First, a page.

Visit her websitefacebook page,  or her Amazon author page.

TIN GOD with Stacy Green

I have a confession: Kentucky is the farthest south I’ve been. I’ve never seen any of the plantations the Delta Crossroads Series describes, felt the smothering heat or smelled the sweet magnolias.

So why on earth did I set the series in the South? In 1985, when I was eight years old, I watched a miniseries with my parents. The series was North and South, featuring Patrick Swayze as Orry Main. It follows two men, Orry and George, (Orry from South Carolina and George from Pennsylvania), as they attend West Point, become close friends, and then weather their differences through the Civil War.

I fell in love with the history, the way of life, the speech, and the plantations. The horrors of slavery aside, the antebellum south cultivated a lifestyle unlike any other and in some ways, the southern states still have a very different way of life. Even better, they’re proud of their cultural differences.


North and South jump-started my love for history, and when I came up with the idea for TIN GOD, I knew the book’s religious undertones meant it needed to be set in the Bible Belt.  Mississippi immediately stood out. Littered with key points in American history, the state has several plantations, and many are operating as bed and breakfasts. More important is the historic town of Natchez, a place loaded with antebellum homes. Roselea, the setting for TIN GOD, is modeled after Natchez.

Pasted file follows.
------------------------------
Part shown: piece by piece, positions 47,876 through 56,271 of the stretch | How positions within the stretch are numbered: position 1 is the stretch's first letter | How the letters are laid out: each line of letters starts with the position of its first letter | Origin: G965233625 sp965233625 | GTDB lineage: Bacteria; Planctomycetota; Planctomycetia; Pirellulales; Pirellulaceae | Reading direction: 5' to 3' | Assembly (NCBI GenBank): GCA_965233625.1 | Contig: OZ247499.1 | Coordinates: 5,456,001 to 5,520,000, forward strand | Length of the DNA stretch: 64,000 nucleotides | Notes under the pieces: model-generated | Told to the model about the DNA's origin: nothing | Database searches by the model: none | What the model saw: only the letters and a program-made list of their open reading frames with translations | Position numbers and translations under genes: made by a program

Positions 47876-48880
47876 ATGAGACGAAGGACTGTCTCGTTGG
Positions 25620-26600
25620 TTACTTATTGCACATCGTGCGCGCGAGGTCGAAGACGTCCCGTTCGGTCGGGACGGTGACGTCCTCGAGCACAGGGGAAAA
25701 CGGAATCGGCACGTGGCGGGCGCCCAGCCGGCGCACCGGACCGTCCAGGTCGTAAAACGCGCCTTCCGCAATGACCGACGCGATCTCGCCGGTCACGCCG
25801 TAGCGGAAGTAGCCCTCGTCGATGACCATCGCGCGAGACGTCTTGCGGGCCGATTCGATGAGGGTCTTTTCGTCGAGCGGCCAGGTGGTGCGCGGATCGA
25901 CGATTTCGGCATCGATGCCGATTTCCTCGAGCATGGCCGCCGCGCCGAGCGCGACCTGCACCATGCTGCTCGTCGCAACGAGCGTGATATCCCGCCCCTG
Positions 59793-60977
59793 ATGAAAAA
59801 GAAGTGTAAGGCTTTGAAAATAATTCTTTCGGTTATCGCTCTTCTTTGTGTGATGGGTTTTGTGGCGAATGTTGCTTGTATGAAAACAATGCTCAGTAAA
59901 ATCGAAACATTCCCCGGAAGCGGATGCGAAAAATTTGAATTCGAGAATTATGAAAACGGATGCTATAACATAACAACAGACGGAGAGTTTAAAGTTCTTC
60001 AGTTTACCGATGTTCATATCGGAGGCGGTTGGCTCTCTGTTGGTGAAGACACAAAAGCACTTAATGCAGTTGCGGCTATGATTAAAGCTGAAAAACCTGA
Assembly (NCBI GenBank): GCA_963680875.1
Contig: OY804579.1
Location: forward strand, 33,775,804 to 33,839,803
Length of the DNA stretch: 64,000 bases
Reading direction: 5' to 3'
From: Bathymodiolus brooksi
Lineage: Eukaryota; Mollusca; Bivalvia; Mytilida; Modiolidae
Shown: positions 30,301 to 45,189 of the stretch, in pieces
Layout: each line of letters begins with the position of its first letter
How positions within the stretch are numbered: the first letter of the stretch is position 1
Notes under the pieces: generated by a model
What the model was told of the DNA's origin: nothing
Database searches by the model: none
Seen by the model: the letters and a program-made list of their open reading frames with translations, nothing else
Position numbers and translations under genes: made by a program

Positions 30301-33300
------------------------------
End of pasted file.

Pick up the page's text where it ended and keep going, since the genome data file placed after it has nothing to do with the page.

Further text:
By creating Roselea, a town full of historical homes and busy tourists, it was easy to juxtaposition Jaymee, my heroine, as she struggles with poverty and her desperation to find the daughter she believes was stolen from her.

TIN GOD and the Delta Crossroads Series are set in the south because the mystique of the history and the haunting beauty of the plantations creates the perfect atmosphere for the mystery. Terrible things can still happen in safe, sleepy towns, and Roselea is the quintessential historic town full of nasty secrets.